scgymmom322

Member
Proud Parent
May 16, 2015
61
37
Country
USA
Agreed. But as a parent I would want to know the coach's reason as well. Perhaps they feel another jump in hours would be too much for her? Does she show fatigue or distraction during her practices? Perhaps they want to clean up some of her form if they feel she "could go far". It really could be anything - even that they just don't have enough space and she's the youngest. Just ask and voice your concerns.
Yes, this! It definitely depends on the individual child, and it would be nice to know the reasoning. Some 5 year olds are ready for the increased hours and serious practice, and many are not. With my daughter, we had lots of talks last year about things she could work on when she felt the skills were "too easy," such as making sure her knees were straight, she had a tight body, toes pointed, etc. We also discussed that it wasn't that she wasn't "good enough" for the next level, but just that she wasn't old enough.

I am also not the type that is pushy or would normally say anything about move-ups, coaching, etc. However, after seeing how my own daughter went from absolutely loving practice to dreading it, I do think it is important to at least find out for sure from your daughter's coaches why she isn't moving up and advocating for her if necessary. My daughter's own level 2 coaches even told me that the practices were way too easy for her, yet they wouldn't do separate uptraining for her, but there was no other class that was appropriate for her age/skill level at our gym, and switching wasn't an option.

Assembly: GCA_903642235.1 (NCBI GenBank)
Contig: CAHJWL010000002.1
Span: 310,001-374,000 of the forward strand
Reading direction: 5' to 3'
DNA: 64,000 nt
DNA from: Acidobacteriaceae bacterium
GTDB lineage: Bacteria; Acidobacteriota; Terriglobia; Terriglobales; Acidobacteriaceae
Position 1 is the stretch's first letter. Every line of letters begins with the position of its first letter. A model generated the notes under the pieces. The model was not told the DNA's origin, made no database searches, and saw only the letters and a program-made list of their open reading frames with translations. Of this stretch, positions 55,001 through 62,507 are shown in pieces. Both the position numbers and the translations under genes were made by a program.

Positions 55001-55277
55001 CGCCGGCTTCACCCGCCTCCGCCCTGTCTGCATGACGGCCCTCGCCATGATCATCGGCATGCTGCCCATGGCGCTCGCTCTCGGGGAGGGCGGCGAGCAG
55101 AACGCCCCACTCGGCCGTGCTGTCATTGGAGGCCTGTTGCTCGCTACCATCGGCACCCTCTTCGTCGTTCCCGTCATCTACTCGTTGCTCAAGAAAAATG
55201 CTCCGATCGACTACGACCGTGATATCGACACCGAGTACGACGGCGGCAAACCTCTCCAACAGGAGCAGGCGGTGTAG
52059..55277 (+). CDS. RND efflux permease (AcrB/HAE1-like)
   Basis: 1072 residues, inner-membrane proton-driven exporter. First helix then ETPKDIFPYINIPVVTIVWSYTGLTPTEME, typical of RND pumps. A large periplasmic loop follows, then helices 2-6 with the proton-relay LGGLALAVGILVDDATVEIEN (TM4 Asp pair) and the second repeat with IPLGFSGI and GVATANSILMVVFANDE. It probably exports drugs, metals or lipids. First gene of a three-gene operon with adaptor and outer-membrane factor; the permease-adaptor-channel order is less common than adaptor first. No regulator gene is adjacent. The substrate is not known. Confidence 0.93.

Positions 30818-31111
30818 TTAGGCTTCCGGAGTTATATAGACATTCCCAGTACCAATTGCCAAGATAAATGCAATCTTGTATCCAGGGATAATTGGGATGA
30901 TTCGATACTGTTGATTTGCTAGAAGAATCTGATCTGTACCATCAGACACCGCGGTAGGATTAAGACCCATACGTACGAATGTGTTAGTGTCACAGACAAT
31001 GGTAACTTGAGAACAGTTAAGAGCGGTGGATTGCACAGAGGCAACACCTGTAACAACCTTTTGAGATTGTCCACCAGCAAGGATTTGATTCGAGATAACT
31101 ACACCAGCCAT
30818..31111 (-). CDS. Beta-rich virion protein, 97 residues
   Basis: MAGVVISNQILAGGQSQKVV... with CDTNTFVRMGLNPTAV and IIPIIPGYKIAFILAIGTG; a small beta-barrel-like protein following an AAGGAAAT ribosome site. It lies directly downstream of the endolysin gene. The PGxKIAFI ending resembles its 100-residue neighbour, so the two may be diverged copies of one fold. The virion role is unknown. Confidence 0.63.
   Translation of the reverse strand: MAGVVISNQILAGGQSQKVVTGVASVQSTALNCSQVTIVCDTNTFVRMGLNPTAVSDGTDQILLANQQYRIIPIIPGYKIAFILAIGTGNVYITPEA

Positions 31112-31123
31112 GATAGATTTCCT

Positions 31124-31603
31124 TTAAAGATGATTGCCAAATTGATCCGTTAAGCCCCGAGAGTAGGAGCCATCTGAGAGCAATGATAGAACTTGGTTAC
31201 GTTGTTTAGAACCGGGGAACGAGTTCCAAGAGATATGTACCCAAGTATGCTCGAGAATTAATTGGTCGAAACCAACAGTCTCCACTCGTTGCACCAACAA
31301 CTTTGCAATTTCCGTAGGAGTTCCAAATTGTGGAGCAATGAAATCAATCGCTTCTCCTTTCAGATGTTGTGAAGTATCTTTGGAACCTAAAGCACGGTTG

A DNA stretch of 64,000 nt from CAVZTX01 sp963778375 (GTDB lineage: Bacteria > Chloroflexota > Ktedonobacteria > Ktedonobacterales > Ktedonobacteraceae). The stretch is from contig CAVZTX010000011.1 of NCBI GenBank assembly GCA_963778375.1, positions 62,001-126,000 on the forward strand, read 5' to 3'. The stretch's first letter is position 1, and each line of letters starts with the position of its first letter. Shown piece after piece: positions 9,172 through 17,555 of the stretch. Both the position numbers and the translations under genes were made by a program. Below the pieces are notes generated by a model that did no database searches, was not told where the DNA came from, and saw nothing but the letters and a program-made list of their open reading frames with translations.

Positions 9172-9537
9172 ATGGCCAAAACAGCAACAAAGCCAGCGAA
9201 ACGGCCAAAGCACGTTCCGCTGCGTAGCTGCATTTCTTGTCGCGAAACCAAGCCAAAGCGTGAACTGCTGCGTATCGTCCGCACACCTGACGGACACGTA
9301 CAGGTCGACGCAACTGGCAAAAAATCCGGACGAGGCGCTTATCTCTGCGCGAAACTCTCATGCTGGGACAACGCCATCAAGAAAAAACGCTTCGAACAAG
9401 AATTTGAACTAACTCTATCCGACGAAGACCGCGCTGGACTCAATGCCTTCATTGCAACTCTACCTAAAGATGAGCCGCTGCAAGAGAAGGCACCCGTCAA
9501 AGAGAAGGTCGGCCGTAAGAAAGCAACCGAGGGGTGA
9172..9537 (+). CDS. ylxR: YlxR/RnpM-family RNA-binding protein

Good luck!
 

Peachy88

Member
Proud Parent
Oct 21, 2017
215
36
Country
USA
My five year old would also be crushed in that situation and unless there was so serious issue like potential harm she is doing by performing skills I can't imagine that psychologically there were would any point to keeping her from a level 1 level 2 class. Is the gym wanting to make sure their scores are super high at meets? Maybe they don't think she can compete?